Making it to the state tournament is a goal for every team that laced up the sneakers at the start of the school year. Only four teams in each division realize that dream.
Justin Northwest and Keller – schools in 5A and 6A respectively and just under 15 miles apart – each achieved that goal this season.
With hundreds of media questions pointed their way leading up to and following their state semifinal losses, we posed just five questions to each head coach, Northwest’s Mike Hatch and Keller’s Randall Durant.
1. You’ve said your team had achieved more than you thought from the very first practice. When was it you thought this team had turned the corner toward a deep run?
Hatch: When we beat (Saginaw) Chisholm Trail the first half of district.
Durant: When we came from 27-9 behind to beat a good Northwest team over Christmas (in a) tournament, I knew we had some fight in us. After the second round win over Permian, I could see confidence grow, and our kids welcomed the chance to play North Crowley.
2. What was the biggest surprise of the season?
Hatch: The amount of games we won. Thirty-two is a lot. We had no idea we would do that.
Durant: Surprise, maybe the play of (senior) Brady Boyd. He really found his niche with this team. Tough defender and rebounder, he played inside all year at the 6A level at six feet tall. Huge heart!
This accomplishment was laid in the foundation on expectations of players from previous years along with their milestones and heartaches. I think they call it tradition.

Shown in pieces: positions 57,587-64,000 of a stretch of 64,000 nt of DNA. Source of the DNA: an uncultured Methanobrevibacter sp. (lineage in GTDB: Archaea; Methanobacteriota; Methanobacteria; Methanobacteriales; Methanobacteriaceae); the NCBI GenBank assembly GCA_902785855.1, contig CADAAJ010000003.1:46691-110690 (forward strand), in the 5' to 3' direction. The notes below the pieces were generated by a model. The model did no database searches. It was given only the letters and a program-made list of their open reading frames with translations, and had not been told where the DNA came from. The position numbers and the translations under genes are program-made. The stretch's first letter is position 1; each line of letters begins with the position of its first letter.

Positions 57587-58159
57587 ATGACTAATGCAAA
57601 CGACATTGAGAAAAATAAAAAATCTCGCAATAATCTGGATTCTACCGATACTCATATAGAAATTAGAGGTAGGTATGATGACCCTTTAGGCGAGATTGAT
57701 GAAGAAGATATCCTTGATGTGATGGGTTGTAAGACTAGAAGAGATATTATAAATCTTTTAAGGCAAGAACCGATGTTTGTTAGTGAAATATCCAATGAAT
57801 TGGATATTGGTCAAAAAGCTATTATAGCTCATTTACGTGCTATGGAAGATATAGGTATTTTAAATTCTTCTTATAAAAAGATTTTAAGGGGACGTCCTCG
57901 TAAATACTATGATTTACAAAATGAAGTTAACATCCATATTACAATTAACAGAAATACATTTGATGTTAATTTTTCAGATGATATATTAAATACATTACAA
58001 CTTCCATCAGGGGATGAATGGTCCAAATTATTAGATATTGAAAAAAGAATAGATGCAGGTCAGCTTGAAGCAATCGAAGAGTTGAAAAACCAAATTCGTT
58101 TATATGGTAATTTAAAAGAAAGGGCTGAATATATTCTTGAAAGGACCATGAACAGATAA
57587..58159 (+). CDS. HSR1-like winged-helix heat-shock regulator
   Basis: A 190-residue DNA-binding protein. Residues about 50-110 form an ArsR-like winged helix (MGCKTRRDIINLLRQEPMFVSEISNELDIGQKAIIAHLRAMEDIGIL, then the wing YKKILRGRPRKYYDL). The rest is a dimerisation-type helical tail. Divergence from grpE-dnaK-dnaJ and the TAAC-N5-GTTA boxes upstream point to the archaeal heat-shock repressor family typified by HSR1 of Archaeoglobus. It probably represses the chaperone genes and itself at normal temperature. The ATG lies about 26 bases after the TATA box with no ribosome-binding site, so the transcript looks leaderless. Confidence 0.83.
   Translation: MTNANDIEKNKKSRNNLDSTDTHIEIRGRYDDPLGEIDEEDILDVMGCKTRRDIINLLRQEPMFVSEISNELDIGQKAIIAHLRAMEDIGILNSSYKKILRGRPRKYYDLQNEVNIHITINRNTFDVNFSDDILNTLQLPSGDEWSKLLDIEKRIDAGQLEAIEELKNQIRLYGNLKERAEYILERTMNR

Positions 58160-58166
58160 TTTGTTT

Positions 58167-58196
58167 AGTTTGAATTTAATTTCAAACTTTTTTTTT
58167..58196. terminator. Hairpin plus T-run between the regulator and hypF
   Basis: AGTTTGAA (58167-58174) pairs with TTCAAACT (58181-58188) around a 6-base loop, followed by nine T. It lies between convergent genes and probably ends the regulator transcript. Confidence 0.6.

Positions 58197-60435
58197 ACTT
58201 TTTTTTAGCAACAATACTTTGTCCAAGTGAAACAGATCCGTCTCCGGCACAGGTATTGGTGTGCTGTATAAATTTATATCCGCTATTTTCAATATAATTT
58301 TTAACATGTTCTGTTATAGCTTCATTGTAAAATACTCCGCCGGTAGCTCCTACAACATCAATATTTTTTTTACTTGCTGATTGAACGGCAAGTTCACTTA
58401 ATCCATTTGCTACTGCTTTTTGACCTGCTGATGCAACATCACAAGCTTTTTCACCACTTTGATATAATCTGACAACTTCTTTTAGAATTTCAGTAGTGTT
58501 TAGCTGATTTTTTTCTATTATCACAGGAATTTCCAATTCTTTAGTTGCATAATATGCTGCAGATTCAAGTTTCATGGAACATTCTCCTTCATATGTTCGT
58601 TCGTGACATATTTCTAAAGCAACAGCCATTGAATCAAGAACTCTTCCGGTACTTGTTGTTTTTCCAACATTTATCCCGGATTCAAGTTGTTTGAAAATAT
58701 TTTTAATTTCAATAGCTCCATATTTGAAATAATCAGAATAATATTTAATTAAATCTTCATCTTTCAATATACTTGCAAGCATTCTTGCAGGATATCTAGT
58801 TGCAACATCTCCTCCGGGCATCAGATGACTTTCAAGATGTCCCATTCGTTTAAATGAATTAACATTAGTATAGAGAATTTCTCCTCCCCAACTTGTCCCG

- Keller head coach Randall Durant
3. How does this experience build for the future?
Hatch: Hopefully we have instilled in all of our kids in the program how to be successful. Our returning players have to hold the younger guys to this standard.
Durant: It’s great. It lets all our younger kids know it can happen! The stands had dozens of teenage and younger kids watching their team play in the state tournament and dreaming of their chance to do the same.
4. What did you say to the team after the loss?
Hatch: I wanted them to get their heads up and be proud of what they accomplished. Nobody likes to lose, but it’s going to happen to every team but one. I wanted them to know how proud we, as a staff, were of them.
Durant: I told them the pain they were feeling wasn’t because they lost, it was because of the love the have felt towards each other. Now that special time seems like it’s over, but it’s not, it will be in their minds forever. Thirty years from now they will still be teammates, no one can ever take that away. That is what team sports are about.
5. What does it mean to have set the bar for the school’s program?
Hatch: It’s a great feeling knowing we did something no other boys basketball team has done. It will be more important to keep it going. It’s extremely hard to maintain this level. Hopefully we can take that step with our next team.
Durant: Expectations are what allow you to achieve. This accomplishment was laid in the foundation on expectations of players from previous years along with their milestones and heartaches. I think they call it tradition.
Each coach was also given the opportunity to add personal thoughts not previously addressed, and both expressed appreciation for the support they received.